The two major points of an article in tomorrow's NY Times are (1) only 42% of college students are men; and (2) women get better grades in college than men.
A third point, crucially important to understanding the situation is that "[i]n the highest-income families, men 24 and under attend college as much as, or slightly more than, their sisters."
Despite higher female college attendence, men, on average, earn more money.
This trend is interesting but not really that mysterious:
(1) College is usually seen as preparation for a career, and once upon a time women weren't encouraged to have a career. Today that is not the case and women and men are nearly equally likely to want to have a career.
(2) Women have higher conscientiousness compared to men. Conscientiousness is one of the Big Five personality factors. This causes women to spend more hours studying and to be more likely to obey the rules. Thus they obtain better grades.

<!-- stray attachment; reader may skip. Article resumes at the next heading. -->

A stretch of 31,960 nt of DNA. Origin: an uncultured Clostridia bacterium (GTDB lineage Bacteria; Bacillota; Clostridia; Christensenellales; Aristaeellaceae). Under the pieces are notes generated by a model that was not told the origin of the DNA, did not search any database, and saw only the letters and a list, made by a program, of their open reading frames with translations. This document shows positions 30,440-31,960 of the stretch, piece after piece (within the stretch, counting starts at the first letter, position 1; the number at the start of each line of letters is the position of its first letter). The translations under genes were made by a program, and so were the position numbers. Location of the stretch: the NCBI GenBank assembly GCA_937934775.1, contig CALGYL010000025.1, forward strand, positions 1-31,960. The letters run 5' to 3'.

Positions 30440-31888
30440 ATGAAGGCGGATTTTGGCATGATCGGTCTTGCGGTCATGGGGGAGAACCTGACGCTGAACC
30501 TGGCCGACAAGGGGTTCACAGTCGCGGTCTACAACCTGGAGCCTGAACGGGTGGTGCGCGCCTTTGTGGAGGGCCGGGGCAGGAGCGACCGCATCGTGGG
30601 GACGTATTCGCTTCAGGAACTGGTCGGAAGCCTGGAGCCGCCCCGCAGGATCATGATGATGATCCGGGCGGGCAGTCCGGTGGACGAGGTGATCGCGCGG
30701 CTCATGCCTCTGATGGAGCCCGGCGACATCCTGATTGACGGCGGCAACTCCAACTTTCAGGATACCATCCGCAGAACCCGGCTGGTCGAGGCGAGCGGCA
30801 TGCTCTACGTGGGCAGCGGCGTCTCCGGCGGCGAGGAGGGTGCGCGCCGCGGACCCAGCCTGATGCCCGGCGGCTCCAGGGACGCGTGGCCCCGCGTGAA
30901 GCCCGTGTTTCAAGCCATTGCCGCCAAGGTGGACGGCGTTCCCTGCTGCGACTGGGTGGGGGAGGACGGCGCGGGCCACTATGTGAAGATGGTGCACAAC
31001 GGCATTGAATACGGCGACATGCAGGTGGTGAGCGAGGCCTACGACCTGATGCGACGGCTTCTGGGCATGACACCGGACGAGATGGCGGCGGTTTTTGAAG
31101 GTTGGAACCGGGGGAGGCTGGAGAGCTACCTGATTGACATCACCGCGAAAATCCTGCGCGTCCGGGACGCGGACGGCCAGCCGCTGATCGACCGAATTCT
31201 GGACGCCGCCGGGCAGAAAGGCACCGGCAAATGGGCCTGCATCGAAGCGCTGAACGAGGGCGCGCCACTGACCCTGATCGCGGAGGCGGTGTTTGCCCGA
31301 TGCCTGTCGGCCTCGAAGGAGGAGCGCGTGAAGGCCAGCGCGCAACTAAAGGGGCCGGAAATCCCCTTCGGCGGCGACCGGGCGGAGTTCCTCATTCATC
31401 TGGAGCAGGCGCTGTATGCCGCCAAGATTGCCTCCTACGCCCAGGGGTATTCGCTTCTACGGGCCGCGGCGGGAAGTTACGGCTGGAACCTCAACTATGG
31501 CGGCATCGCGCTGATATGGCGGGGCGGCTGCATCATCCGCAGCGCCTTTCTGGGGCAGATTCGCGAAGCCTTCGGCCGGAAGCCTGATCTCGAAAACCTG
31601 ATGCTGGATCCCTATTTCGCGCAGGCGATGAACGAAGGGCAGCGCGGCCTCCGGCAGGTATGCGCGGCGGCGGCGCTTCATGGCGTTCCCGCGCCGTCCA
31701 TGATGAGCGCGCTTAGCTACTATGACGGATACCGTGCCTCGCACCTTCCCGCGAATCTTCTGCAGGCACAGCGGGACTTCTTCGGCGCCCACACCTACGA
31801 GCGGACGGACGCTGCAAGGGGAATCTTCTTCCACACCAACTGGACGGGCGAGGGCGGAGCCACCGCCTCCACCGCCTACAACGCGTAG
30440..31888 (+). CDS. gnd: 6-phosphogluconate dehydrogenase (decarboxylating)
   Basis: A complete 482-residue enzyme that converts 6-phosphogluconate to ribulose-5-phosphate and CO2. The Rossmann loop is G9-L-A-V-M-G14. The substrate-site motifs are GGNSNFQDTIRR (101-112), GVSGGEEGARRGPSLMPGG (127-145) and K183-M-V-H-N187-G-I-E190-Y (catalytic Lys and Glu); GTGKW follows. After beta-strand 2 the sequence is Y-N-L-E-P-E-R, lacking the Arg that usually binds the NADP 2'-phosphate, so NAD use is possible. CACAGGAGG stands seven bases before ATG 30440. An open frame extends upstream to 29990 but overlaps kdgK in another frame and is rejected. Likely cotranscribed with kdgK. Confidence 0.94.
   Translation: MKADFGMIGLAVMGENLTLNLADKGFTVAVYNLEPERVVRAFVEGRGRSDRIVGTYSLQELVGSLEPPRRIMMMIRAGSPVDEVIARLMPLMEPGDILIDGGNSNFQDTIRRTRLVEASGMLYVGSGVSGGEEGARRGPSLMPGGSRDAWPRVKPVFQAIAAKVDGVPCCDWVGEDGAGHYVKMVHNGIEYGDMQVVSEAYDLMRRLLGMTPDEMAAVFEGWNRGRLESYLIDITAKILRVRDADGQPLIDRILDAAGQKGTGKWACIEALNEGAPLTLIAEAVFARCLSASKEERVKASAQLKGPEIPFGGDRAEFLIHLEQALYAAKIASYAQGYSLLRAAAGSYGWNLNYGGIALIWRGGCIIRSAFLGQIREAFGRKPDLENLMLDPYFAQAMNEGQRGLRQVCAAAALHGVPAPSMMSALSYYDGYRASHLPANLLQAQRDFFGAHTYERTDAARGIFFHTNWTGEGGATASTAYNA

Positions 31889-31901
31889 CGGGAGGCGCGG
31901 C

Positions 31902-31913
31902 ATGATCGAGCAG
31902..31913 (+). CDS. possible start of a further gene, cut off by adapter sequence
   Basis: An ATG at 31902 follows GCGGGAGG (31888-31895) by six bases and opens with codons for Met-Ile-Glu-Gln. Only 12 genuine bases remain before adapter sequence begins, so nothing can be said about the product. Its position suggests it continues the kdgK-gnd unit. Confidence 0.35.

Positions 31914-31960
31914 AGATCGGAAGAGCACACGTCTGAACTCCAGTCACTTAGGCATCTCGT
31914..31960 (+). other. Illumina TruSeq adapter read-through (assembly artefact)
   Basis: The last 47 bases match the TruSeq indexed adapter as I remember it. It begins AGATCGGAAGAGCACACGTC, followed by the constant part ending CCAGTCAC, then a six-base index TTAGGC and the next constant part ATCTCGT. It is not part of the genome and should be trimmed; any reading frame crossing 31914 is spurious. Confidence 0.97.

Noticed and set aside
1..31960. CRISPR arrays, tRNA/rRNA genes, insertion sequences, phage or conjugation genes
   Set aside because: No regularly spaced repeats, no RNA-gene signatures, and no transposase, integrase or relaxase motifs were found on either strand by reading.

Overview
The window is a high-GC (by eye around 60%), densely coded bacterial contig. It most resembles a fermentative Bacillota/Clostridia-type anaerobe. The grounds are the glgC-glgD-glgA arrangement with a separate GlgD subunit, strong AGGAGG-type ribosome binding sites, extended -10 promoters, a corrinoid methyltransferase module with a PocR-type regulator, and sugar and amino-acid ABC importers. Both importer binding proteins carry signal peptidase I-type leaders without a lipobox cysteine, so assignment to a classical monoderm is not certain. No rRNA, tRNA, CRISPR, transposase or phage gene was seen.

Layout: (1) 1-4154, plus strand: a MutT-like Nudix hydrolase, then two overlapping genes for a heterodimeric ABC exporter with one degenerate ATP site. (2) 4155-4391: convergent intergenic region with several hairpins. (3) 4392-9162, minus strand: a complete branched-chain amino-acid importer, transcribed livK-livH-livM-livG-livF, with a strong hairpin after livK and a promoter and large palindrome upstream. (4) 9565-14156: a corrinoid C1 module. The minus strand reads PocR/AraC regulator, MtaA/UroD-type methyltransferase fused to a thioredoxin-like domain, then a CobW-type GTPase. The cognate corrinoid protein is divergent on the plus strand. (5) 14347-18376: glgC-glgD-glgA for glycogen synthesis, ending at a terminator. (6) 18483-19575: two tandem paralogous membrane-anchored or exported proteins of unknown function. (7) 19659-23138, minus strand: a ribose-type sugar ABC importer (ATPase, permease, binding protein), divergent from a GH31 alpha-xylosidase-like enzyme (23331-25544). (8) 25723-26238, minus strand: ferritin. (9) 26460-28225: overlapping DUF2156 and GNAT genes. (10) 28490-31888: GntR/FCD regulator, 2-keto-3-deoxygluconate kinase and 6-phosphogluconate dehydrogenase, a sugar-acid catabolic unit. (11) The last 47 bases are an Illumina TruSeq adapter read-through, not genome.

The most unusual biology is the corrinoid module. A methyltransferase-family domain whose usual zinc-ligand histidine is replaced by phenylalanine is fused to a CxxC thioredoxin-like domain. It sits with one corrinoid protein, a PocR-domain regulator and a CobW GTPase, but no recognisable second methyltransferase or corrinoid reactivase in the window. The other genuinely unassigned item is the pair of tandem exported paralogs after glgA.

(3) At the lower end of the social spectrum, men see skilled blue collar jobs as more financially lucrative than low wage and low prestige white collar jobs available to graduates of bottom tier four year and two year colleges. Indeed, a plumber or an auto mechanic can earn a higher salary than a school teacher. But men from higher social classes have no desire to be a plumber so they are as equally likely to go to college as women.
(4) Men are better at math, and math-oriented majors tend to lead to better paying careers, probably because skills such as engineering and computer programming add more value to the economy, but maybe because such skills are merely scarcer.